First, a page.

• 0

#183 derr12

derr12

    Comets Prospect

  • Members
  • PipPipPipPip
  • 202 posts
  • Joined: 02-October 11

Posted 17 November 2012 - 04:48 PM

Stereotyping and my "reasoning" are human nature, something no dumb ass law can change. Maybe this time the person didn't have tact enough to find a way around it but given how it would be perfectly legal for a female only taxi cab service clearly discriminating against men, I prefer government to let a business hang itself monetarily (if it's really bad business) than pretend the pompous and easily circumvented politically correct way of engaging in extensive behaviour modification is really a solution or even that viable, when the rule itself is a form of discrimination in practice. I guess though as far as a lawyer is concerned, the more intrusively involved government is the better off we are. Not for me, no thanks. Some of us know how to deal with discrimination and the sort without nanny government holding our hands.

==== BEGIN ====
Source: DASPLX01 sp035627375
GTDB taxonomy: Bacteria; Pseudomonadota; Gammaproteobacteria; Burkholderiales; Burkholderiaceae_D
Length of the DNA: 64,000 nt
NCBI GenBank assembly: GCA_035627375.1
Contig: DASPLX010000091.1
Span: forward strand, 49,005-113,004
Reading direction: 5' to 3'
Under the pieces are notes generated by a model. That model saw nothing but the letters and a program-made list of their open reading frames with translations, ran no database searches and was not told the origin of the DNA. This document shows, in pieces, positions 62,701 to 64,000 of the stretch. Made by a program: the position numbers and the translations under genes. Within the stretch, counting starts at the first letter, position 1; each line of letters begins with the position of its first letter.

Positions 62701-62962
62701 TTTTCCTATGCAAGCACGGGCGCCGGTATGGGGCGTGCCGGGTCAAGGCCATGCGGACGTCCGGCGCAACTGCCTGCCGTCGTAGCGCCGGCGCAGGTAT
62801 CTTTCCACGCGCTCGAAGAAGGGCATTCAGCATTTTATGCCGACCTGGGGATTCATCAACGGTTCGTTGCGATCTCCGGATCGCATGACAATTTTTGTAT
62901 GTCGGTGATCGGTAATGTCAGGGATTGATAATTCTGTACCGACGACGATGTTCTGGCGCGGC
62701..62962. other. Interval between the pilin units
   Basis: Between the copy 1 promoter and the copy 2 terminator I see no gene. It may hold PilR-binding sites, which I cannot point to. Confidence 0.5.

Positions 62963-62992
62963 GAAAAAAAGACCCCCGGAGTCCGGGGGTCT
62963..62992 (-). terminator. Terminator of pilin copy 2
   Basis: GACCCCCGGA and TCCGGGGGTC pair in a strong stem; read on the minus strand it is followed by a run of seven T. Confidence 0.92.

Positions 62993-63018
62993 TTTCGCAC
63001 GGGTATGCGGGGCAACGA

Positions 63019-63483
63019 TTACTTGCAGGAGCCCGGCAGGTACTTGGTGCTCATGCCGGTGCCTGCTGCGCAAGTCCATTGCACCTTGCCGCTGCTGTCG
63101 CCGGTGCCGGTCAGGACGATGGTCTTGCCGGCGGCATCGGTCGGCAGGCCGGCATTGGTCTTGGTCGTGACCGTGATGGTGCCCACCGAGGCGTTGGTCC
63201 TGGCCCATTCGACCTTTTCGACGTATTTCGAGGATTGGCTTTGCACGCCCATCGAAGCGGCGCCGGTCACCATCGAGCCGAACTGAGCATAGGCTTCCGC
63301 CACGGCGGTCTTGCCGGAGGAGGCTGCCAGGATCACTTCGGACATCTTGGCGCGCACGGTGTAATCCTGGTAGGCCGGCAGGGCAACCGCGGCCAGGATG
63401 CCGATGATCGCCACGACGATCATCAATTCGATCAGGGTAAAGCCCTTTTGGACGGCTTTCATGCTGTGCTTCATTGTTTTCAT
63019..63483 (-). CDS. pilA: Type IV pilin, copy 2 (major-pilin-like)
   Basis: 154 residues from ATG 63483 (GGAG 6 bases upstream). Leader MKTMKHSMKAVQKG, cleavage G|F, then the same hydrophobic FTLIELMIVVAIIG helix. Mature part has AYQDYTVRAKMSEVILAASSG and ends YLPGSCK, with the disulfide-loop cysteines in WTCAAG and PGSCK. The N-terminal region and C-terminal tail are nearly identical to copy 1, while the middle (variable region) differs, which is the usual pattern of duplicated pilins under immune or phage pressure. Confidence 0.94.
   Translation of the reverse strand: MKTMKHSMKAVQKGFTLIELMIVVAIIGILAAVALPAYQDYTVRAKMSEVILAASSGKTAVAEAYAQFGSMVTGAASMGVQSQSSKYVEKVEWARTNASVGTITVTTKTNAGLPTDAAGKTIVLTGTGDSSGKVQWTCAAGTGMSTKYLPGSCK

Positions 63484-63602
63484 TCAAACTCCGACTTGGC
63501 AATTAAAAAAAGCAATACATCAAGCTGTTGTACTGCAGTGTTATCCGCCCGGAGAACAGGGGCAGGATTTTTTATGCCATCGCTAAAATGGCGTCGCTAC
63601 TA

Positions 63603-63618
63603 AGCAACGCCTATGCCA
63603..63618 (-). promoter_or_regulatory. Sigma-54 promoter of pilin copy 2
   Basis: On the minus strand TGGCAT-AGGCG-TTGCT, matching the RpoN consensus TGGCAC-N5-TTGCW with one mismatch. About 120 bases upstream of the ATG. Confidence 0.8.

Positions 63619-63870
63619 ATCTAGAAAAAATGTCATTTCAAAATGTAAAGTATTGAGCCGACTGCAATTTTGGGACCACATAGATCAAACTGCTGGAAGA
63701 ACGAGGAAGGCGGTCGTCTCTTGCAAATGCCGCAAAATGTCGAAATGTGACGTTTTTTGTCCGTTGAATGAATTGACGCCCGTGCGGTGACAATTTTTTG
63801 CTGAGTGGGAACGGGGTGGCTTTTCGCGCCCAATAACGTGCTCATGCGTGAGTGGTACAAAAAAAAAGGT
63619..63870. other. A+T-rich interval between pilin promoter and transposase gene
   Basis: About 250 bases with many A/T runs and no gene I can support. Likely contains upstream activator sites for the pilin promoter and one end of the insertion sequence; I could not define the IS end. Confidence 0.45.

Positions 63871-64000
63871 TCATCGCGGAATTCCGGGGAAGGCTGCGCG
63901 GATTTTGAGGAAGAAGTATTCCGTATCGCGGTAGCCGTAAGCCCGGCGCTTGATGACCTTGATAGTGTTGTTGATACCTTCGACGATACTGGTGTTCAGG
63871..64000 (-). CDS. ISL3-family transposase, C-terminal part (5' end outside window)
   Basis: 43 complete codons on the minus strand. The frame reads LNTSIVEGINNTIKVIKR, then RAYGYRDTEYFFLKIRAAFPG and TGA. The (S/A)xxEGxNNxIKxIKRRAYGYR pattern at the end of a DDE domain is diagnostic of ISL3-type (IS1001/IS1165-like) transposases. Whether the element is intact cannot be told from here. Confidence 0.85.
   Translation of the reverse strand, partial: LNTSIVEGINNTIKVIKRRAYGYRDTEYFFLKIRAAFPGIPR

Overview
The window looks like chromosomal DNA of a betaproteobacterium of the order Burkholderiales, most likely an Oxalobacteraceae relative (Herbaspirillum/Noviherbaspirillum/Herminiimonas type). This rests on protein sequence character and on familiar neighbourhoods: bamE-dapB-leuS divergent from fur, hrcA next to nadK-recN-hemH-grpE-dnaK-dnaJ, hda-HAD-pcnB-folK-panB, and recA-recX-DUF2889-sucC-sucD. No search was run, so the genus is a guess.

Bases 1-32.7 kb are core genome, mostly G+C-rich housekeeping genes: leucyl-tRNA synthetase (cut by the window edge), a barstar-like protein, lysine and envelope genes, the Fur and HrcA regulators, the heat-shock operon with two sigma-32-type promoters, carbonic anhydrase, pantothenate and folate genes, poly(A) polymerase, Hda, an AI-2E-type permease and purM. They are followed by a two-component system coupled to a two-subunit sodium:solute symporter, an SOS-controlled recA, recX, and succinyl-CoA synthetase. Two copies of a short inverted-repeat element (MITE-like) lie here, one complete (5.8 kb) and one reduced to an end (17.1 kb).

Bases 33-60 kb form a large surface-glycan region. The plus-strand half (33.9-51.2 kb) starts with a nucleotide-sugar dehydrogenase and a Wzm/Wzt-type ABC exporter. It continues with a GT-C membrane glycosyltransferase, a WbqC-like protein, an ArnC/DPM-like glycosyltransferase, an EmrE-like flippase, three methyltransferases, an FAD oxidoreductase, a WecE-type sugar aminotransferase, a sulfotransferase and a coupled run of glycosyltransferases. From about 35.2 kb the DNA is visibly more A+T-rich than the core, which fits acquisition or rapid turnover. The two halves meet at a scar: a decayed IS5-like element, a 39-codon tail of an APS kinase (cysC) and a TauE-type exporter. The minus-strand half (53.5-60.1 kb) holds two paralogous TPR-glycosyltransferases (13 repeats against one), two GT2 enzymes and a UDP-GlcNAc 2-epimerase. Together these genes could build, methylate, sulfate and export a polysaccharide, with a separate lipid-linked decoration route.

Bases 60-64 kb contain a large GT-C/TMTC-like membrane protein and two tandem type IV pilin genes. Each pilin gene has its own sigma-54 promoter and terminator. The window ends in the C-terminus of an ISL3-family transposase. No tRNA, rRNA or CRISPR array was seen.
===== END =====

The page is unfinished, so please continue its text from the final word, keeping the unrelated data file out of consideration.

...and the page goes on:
A-men. Im so sick and friggin tired of people nerfing the world. goddamn nanny state.
  • 0

#184 Niloc009

Niloc009

    Canucks Star

  • Members
  • PipPipPipPipPipPipPipPipPipPipPipPipPip
  • 7,643 posts
  • Joined: 12-October 09

Posted 17 November 2012 - 04:59 PM

So I guess Muslim men should be prohibited from cutting anyone's hair, since they can't cut women's hair, right?
  • 0

Posted Image


STHS Hockey League - Brooklyn Beavers GM


#185 Ossi Vaananen

Ossi Vaananen

    Canucks Third-Line

  • Members
  • PipPipPipPipPipPipPipPipPipPip
  • 3,616 posts
  • Joined: 25-April 12

Posted 17 November 2012 - 05:03 PM

I think this has been beaten to death by now. It's pretty cut and dry as far as I'm concerned, religious freedom however crazy trumps right to service, the fact that the barber didn't employ a female stylist is the bigger issue.

*unfollow*
  • 0

2d7ye0p.jpg

 

Credit to -Vintage Canuck-


#186 Wetcoaster

Wetcoaster

    Canucks Hall-of-Famer

  • Members
  • PipPipPipPipPipPipPipPipPipPipPipPipPipPipPipPip
  • 40,454 posts